DOI

https://doi.org/10.25772/CTXY-9R31

Author ORCID Identifier

0000-0002-3333-5101

Defense Date

2022

Document Type

Dissertation

Degree Name

Doctor of Philosophy

Department

Computer Science

First Advisor

Milos Manic

Second Advisor

Eyuphan Bulut

Third Advisor

David Shepherd

Fourth Advisor

Craig Rieger

Fifth Advisor

Ronald L. Boring

Abstract

The motivation for this dissertation is two-prong. Firstly, the current state of machine learning imposes the need for unsupervised Machine Learning (ML). Secondly, once such models are developed, a deeper understanding of ML models is necessary for humans to adapt and use such models.

Real-world systems generate massive amounts of unlabeled data at rapid speed, limiting the usability of state-of-the-art supervised machine learning approaches. Further, the manual labeling process is expensive, time-consuming, and requires the expertise of the data. Therefore, the existing supervised learning algorithms are unable to take advantage of the abundance of real-world unlabeled data. Thus, relying on supervised learning alone is not sufficient in many real-world settings. Therefore, improving on existing and developing novel unsupervised machine learning algorithms is necessary.

Once the unsupervised ML models have been developed, these models need to be understood by humans in order to adapt them efficiently. Even with the tremendous success of ML in many domains, humans are still hesitant to develop, deploy, and use machine learning methods because humans cannot understand the internal decision-making process of machine learning methods (black-box nature). Therefore, it is essential to develop machine learning algorithms that are either explainable, or to develop approaches that will explain the decision-making process behind existing methods. This process is typically referred to as explainable or interpretable machine learning. Therefore, developing novel methodologies for interpreting unsupervised machine learning methods is necessary.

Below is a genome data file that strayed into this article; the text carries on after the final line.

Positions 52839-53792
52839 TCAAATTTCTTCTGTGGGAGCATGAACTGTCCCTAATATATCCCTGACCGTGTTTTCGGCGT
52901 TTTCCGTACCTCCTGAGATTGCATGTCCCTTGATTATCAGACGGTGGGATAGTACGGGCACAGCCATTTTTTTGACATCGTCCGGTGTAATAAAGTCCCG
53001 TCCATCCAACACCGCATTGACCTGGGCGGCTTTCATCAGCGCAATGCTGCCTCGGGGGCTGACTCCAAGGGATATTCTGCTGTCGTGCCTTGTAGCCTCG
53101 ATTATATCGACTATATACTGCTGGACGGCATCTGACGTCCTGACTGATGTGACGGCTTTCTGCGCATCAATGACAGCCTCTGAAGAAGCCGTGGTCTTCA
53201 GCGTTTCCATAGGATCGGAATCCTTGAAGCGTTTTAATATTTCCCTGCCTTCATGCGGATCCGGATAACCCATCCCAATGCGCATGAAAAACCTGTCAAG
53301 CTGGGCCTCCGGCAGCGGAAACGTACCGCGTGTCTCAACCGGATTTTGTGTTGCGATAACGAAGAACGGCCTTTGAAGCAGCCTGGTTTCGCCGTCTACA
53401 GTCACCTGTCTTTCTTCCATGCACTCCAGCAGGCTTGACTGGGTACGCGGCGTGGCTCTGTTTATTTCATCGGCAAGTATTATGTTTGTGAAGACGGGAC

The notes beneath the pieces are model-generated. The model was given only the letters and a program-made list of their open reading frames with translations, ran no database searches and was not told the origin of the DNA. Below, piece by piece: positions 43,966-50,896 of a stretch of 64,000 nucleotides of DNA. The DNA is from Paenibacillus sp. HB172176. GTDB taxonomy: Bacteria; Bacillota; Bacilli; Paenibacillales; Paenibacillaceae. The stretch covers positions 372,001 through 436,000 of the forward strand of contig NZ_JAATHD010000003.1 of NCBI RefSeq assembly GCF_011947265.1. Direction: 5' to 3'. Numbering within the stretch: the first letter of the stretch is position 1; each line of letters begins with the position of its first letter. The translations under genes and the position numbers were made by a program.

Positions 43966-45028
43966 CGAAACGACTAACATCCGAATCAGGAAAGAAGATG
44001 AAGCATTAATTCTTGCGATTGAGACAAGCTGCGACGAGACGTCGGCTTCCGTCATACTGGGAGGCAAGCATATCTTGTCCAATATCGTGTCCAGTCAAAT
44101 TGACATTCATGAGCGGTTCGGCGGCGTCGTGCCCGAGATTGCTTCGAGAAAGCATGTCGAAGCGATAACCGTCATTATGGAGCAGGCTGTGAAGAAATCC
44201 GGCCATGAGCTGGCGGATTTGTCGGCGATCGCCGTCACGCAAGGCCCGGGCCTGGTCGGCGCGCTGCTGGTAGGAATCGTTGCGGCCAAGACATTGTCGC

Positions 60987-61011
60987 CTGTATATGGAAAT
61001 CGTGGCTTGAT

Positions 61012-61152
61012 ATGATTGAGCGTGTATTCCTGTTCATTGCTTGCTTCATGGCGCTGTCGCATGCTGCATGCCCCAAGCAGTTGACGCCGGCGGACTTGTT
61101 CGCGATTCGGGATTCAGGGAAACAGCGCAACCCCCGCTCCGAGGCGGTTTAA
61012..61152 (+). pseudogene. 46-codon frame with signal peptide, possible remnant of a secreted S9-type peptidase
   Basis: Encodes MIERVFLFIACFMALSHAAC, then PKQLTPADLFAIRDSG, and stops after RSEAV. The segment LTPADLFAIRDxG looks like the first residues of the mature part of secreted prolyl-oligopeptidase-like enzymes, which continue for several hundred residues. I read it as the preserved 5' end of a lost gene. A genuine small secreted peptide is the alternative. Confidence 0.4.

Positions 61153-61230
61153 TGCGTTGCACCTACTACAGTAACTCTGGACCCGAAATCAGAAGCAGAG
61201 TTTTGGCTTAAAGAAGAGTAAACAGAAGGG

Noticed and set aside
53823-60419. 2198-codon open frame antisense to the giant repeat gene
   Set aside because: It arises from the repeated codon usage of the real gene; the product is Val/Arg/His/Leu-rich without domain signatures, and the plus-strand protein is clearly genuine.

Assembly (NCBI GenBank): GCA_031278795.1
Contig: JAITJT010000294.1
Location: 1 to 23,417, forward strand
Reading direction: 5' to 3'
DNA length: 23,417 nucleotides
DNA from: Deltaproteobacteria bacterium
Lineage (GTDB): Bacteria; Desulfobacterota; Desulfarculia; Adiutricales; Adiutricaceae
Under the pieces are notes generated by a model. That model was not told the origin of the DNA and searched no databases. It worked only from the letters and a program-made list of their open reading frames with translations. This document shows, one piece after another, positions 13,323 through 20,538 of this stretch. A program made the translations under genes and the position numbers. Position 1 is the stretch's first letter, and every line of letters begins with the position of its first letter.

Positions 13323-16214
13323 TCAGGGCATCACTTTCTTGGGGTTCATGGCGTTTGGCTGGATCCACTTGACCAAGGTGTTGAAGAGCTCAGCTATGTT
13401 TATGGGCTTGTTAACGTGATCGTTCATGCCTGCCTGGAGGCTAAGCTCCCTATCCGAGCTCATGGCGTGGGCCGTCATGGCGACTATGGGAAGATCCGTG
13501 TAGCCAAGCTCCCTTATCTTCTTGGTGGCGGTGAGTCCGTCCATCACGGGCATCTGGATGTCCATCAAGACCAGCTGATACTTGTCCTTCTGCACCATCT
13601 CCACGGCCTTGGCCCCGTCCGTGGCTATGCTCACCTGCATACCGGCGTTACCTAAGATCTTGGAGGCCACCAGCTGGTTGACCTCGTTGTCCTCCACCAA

The objectives of this dissertation are to improve the feature learning capability and to interpret the decision-making process of unsupervised neural networks. We present a novel Self-Organizing Neural Network architecture with improved classification accuracy and generalizability. We also present a deep Autoencoder Neural Network based framework for unsupervised feature learning and deep embedded clustering with improved robustness to network depth. Further, we developed interpretable techniques for explaining the decision-making process of these unsupervised neural networks, providing insightful and satisfactory explanations that match expert knowledge.

Rights

© The Author

Is Part Of

VCU University Archives

Is Part Of

VCU Theses and Dissertations

Date of Submission

5-9-2022

Available for download on Tuesday, May 09, 2023

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